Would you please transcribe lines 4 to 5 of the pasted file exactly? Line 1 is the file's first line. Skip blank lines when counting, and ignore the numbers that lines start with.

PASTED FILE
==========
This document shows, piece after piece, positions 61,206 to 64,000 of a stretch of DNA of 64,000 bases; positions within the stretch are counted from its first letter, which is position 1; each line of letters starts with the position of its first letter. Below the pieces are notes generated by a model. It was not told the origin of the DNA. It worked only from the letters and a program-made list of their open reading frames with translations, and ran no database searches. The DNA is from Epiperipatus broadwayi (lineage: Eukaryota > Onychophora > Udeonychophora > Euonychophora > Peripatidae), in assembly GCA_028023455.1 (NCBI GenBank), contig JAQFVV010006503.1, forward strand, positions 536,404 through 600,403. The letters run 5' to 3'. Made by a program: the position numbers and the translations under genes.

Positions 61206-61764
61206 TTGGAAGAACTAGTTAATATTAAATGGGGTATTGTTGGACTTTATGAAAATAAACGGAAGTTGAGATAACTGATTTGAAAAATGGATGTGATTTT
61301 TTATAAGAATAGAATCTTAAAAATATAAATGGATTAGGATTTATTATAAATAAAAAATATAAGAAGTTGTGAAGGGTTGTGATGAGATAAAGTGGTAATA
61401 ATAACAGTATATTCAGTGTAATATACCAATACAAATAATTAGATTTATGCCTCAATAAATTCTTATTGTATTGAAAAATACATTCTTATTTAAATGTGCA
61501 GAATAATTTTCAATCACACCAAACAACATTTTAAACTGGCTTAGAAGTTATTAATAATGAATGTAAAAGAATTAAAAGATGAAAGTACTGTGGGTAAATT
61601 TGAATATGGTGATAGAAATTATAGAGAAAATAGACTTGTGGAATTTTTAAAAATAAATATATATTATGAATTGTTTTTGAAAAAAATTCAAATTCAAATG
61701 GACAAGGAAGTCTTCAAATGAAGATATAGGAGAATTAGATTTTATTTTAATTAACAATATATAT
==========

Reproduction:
61301 TTATAAGAATAGAATCTTAAAAATATAAATGGATTAGGATTTATTATAAATAAAAAATATAAGAAGTTGTGAAGGGTTGTGATGAGATAAAGTGGTAATA
61401 ATAACAGTATATTCAGTGTAATATACCAATACAAATAATTAGATTTATGCCTCAATAAATTCTTATTGTATTGAAAAATACATTCTTATTTAAATGTGCA